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Bass player Donald ‘Duck’ Dunn dies in Tokyo at 70
NEW YORK (AP) - Donald “Duck” Dunn, the bassist who helped create the gritty Memphis soul sound at Stax Records in the 1960s as part of the legendary group Booker T. and the MGs and contributed to such classics as “In the Midnight Hour,” “Hold On I’m Coming” and “Sitting on the Dock of the Bay,” died Sunday at 70.
Dunn, whose legacy as one of the most respected session musicians in the business also included work with John Belushi and Dan Aykroyd’s Blues Brothers as well as with Levon Helm, Eric Clapton, Neil Young and Bob Dylan, died while on tour in Tokyo.
News of his death was posted on the Facebook site of his friend and fellow musician Steve Cropper, who was on the same tour. Cropper said Dunn died in his sleep.
“Today I lost my best friend, the World has lost the best guy and bass player to ever live,” Cropper wrote on Twitter.
Dunn was born in Memphis, Tenn., in 1941, and according to the biography on his official website, was nicknamed for the cartoon character by his father. His father, a candy maker, did not want him to be a musician.
“He thought I would become a drug addict and die. Most parents in those days thought music was a pastime, something you did as a hobby, not a profession,” Dunn said.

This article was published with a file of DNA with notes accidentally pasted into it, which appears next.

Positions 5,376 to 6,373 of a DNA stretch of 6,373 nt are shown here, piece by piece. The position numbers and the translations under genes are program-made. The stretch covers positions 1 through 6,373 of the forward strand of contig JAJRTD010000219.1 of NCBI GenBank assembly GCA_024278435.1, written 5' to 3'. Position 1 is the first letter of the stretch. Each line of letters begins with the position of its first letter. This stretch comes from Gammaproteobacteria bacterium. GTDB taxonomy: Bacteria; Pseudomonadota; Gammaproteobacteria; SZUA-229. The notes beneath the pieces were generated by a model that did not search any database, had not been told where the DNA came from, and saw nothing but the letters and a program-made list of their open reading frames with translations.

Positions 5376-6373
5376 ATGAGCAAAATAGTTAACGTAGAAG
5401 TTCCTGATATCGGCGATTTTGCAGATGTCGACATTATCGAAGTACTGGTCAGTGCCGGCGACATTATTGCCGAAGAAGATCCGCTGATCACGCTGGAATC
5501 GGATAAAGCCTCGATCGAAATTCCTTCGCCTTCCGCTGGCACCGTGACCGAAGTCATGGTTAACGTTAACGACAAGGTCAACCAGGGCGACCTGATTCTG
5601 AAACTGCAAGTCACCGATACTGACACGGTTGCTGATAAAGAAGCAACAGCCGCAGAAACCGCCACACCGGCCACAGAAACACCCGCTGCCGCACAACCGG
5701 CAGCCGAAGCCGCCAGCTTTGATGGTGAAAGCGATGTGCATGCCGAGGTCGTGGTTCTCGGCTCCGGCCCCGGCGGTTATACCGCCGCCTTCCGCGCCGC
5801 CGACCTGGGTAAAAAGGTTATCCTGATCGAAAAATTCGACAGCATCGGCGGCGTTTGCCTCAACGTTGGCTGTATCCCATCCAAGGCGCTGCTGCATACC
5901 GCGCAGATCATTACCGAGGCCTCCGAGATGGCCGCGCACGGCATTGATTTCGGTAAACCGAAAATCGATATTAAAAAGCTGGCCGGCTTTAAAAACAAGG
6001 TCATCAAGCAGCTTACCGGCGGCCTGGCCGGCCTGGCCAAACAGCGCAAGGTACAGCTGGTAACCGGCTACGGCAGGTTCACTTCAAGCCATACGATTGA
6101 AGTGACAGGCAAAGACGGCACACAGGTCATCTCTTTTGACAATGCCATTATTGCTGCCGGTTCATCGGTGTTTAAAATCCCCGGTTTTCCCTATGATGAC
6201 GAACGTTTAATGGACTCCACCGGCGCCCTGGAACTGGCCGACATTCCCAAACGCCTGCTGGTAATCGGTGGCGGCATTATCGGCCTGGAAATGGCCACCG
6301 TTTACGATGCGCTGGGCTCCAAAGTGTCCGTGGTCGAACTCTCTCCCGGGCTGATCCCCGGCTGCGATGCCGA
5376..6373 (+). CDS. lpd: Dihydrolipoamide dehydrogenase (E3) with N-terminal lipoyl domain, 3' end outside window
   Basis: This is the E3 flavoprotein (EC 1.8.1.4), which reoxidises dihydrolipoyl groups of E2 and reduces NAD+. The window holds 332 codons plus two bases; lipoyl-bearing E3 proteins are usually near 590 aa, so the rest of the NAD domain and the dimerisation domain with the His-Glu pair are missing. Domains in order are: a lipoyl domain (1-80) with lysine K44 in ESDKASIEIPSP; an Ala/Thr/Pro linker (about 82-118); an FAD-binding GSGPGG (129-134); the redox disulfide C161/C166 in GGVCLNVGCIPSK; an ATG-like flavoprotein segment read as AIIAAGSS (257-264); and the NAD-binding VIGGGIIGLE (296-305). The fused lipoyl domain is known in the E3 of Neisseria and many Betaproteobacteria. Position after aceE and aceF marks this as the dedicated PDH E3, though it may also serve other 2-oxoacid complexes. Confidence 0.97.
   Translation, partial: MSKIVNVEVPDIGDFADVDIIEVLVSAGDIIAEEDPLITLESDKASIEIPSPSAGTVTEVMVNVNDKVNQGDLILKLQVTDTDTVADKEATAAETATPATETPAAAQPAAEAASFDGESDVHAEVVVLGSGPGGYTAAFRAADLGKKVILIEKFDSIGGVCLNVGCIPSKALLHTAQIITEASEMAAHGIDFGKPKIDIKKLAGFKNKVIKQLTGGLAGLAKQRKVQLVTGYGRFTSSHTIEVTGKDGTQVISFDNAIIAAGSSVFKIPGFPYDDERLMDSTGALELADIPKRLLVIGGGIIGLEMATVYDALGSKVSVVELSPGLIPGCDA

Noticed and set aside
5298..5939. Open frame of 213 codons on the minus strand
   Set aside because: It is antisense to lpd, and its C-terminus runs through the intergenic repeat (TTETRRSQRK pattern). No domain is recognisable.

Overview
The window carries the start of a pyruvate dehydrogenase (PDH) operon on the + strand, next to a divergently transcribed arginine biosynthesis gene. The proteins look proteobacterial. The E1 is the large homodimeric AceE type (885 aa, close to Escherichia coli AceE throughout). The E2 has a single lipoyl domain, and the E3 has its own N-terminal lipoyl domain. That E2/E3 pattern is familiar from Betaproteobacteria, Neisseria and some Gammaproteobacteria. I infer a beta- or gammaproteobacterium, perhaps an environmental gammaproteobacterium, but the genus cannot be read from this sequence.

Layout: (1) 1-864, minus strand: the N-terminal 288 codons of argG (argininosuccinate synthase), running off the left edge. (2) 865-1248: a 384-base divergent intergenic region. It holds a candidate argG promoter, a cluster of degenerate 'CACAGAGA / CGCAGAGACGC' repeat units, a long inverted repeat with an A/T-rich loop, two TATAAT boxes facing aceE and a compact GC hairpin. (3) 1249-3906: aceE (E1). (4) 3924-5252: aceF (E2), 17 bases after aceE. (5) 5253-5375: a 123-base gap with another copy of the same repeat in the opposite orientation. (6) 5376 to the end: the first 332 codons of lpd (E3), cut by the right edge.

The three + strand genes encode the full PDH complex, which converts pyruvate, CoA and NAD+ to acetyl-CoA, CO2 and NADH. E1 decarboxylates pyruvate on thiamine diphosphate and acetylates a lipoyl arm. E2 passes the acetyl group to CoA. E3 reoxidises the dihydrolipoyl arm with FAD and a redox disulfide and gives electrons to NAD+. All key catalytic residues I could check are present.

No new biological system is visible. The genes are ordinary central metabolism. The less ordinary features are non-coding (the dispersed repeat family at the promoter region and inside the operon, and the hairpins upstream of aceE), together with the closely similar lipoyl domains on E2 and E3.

But by the time Dunn was in high school, he was in a band with Cropper.
Cropper left to become a session player at Stax, the Memphis record company that would become known for its soul recordings and artists such as Otis Redding, Sam and Dave, Isaac Hayes and the Staples Singers.
Dunn soon followed Cropper and joined the Stax house band, also known as Booker T. and the MGs.
It was one of the first racially integrated soul groups, with two whites (Dunn on bass and Cropper on guitar) and two blacks (Booker T. Jones on organ and Al Jackson on drums), and was later inducted into the Rock and Roll Hall of Fame.
The group had its heyday in the 1960s as backup for various Stax artists. Dunn played on Redding’s “Respect” and “Sitting on the Dock of the Bay,” Sam and Dave’s “Hold On I’m Coming” and Wilson Pickett’s “In the Midnight Hour.”
Booker T. and the MGs had its own hits as well, including “Hang `Em High,” “Soul-Limbo” and, before Dunn joined the band, the cool 1962 instrumental “Green Onions.”
“I would have liked to have been on the road more, but the record company wanted us in the studio. Man, we were recording almost a hit a day for a while there,” Dunn said.
In the 1970s, the group’s members drifted apart. Jackson was killed in Memphis in 1975 by an intruder in his home.
Cropper and Dunn reunited when they joined Aykroyd and Belushi’s Blues Brothers band and appeared in the 1980 “Blues Brothers” movie.
“How could anybody not want to work with John and Dan? I was really kind of hesitant to do that show, but my wife talked me into it,” Dunn said in a 2007 interview with Vintage Guitar magazine, “and other than Booker’s band, that’s the most fun band I’ve ever been in.”
Dunn also did session work on recordings by Clapton, Young, Dylan, Rod Stewart, Stevie Nicks and Tom Petty, according to his discography.
Dunn once said that he and Cropper were “like married people.”
“I can look at him and know what he’ll order for dinner,” he said. “When we play music together we both know where we’re going.”
Dunn received a lifetime achievement Grammy in 2007.
He is survived by his wife, June; a son, Jeff; and a grandchild, Michael, said Michael Leahy, Dunn’s agent.
Nekesa Mumbi Moody is the AP’s music writer. Follow her at http://www.twitter.com/nekesamumbi
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